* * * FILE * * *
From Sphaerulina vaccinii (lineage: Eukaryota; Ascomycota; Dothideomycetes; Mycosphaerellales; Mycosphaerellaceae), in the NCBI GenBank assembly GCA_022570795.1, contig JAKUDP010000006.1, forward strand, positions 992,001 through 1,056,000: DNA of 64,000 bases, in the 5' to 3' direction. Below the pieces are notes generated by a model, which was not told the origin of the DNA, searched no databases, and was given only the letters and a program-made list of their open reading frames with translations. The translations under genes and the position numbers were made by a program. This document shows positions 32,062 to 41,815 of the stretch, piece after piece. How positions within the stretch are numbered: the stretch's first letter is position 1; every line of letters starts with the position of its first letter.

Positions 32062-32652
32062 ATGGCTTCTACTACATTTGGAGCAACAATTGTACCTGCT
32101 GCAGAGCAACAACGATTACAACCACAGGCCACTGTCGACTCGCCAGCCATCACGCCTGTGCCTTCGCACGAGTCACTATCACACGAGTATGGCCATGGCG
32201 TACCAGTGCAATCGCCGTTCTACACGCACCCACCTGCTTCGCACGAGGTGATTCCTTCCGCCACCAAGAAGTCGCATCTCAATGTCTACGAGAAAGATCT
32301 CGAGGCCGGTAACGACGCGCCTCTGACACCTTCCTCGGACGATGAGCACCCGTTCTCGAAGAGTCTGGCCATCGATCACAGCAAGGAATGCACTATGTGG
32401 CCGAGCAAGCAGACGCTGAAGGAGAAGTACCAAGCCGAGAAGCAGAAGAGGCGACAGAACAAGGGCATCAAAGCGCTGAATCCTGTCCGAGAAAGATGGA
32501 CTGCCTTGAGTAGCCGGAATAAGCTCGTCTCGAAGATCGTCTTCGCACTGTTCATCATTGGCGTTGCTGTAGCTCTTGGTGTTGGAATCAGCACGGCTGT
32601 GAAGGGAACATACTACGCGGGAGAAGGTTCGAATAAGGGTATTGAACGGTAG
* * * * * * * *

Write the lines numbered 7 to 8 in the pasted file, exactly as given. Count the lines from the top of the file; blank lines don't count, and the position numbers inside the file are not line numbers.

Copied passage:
32401 CCGAGCAAGCAGACGCTGAAGGAGAAGTACCAAGCCGAGAAGCAGAAGAGGCGACAGAACAAGGGCATCAAAGCGCTGAATCCTGTCCGAGAAAGATGGA
32501 CTGCCTTGAGTAGCCGGAATAAGCTCGTCTCGAAGATCGTCTTCGCACTGTTCATCATTGGCGTTGCTGTAGCTCTTGGTGTTGGAATCAGCACGGCTGT